Guard’s 7th Civil Support Team trains with Jefferson City civilian agencies
By: Matthew J. Wilson/Missouri National Guard Public Affairs
Staff Sgt. Robyn Boatright shows Sgt. Joseph Ramsey how to use a piece of detection equipment during a 7th Civil Support Team joint exercise in Jefferson City. The team works with civilian authorities to thwart terrorist attacks.
JEFFERSON CITY, Mo. (Jan. 26, 2010) — The 7th Weapons of Mass Destruction Civil Support Team recently participated in joint training with state agencies in Missouri’s capital city.
The 22-person Missouri National Guard unit worked with the Cole County Emergency Response Team at the first responders’ office compound, along with the Jefferson City Special Weapons and Tactics Team, on a series of scenarios that involved responding to chemical and explosive-making labs.
Maj. Jeffrey Ford, the 7th’s deputy commander, Staff Sgt. Yvonne Lugo, the unit’s decontamination noncommissioned officer in charge, and Staff Sgt. Jason Allabaugh, the unit’s medical noncommissioned officer in charge, each put a scenario together for the agencies to work on as a group.
Ford said it was a great opportunity for joint training.
“As a general rule, our philosophy is that we don’t want to show up at a real incident site and that’s the first time that we exchange business cards,” Ford said. “We want to get to know our customers, because that’s really who they are — the first responders, the fire chiefs, the police chiefs and the local emergency planning committee officials. We want to get to know them before we actually have to respond to the real event. We want to know their capabilities and we want them to know our capabilities, so that they know what we can do and what to ask of us when we show up on site.”
The objective for the SWAT team was to clear and secure the area to allow members of the 7th and Cole County to enter the lab rooms safely to evaluate and alleviate any potential hazards. To test SWAT, the rooms included trip wires and booby traps.
“We set the traps out to challenge SWAT, because that’s what bad guys do,” Allabugh said. “When I went through the Missouri Highway Patrol’s meth course, they emphasized how criminals use various booby traps to injure law enforcement personnel.
“SWAT progressively did an outstanding job with discovering tripwires, which can be difficult in full protective gear.”
Also as part of the training, a member of SWAT went down with an “injury” during one of the room clearings. His SWAT teammates responded by getting him to the 7th’s decontamination line where members of the Guard unit “cleaned” him to make sure he wasn’t tainted by chemicals and performed first aid. Lugo said this type of training was important in case the agencies ever worked together during a real-world event.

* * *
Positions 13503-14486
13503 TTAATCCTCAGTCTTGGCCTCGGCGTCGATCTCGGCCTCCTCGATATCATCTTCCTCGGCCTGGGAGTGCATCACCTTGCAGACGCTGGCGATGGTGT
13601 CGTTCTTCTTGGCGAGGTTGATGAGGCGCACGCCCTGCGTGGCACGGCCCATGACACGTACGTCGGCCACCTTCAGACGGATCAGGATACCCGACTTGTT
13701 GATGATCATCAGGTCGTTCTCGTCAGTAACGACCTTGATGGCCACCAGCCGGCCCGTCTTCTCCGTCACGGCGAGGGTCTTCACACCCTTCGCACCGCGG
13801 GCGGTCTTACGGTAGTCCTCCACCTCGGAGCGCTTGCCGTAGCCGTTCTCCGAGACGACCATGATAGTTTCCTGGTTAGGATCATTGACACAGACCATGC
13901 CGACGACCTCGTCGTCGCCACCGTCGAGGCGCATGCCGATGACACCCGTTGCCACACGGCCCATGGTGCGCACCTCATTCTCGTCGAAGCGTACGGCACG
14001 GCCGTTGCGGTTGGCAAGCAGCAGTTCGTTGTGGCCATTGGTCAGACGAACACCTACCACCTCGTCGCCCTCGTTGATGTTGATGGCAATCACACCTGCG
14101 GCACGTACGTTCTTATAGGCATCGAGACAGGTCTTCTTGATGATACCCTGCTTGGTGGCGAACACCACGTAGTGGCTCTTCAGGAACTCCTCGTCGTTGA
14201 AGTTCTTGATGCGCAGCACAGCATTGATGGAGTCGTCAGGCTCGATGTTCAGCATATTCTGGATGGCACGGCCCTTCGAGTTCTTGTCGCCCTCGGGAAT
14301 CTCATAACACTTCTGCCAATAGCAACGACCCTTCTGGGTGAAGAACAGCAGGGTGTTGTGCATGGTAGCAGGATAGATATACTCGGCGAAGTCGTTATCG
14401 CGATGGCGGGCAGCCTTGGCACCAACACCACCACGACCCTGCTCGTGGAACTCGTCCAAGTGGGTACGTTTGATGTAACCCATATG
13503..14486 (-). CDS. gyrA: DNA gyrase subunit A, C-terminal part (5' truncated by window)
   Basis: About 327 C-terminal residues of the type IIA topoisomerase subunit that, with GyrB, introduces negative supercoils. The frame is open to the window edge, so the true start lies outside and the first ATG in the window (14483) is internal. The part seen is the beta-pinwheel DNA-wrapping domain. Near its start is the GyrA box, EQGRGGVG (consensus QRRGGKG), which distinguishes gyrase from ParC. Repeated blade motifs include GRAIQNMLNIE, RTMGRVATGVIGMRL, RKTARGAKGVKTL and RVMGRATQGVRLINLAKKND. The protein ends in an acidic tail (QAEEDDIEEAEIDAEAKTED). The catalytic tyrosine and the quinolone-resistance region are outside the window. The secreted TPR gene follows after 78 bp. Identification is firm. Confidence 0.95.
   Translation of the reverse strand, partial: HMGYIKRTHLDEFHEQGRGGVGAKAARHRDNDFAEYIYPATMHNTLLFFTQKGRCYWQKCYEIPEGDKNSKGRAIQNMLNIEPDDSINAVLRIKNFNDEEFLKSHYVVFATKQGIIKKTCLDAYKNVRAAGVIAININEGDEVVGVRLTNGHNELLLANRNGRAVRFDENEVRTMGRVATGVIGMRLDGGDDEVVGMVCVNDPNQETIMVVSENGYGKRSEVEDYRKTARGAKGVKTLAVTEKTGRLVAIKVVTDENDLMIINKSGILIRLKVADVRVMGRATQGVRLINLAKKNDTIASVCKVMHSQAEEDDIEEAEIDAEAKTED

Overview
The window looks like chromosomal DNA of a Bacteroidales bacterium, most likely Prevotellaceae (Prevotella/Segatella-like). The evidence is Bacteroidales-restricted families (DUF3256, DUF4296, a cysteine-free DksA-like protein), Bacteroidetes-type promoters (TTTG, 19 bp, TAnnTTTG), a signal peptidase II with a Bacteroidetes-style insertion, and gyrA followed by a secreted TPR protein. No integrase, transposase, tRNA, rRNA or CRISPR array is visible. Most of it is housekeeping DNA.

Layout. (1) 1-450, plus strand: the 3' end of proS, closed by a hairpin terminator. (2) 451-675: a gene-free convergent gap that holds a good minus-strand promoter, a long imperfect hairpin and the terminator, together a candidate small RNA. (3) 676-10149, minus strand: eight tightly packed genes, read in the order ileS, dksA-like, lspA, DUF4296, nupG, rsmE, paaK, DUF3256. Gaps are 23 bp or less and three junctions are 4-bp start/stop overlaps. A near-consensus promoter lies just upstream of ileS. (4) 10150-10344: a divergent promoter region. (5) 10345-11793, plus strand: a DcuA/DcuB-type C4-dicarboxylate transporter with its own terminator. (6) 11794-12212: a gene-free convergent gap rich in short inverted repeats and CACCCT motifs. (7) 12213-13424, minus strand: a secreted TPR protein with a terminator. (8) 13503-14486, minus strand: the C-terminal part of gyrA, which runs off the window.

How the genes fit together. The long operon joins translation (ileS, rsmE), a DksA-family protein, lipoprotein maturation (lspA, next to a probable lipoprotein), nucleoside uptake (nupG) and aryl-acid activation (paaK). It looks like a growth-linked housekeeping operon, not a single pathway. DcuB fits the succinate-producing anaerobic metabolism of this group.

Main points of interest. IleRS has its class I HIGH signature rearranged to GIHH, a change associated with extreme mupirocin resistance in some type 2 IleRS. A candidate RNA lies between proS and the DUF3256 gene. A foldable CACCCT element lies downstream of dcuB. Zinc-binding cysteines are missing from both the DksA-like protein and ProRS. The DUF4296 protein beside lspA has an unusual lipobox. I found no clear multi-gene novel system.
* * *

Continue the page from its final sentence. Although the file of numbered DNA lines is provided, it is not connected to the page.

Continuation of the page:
“They need to know what our procedures are on the decontamination line,” Lugo said. “That way, no one has to sit there and ask 50 questions.”
“I think they got a lot out of it. They need to see the equipment we use and vice versa. The equipment we all use is basically the same. It’s just much easier and faster to work together with each other’s equipment instead of setting up two or three different decontamination lines for each entity,” added Lugo.
After the rooms were cleared, the 7th used the training opportunity to get some work in for three of its newest reconnaissance members, two who have been with the team less than two weeks.
Staff Sgt. Robyn Boatright, a recon team chief who was the acting recon noncommissioned officer in charge, led the training for the three Guardsmen, who all have previously been in a Guard chemical unit.
“The training allowed them to see the differences between a regular chemical unit and a civil support team,” Boatright said. “We are kind of in a crawl phase, so it gave them a chance to learn and see how we come into play in the event of a real terrorist attack.”
Normally the reconnaissance team would work in level A, B or C Hazmat suits, but to help familiarize the new members, the team worked solely with M-40 masks and no suits.
“The exercise was valuable in the sense that I’ve been in the Chemical Corps for four years, but have never been able to use any of my training or knowledge practically in the field,” said Sgt. Kyle Weber, one of the new reconnaissance members. “It made me see how little I know about the chemical field, but it opened my eyes to a new aspect of what can be accomplished with a chemical military occupation specialty.”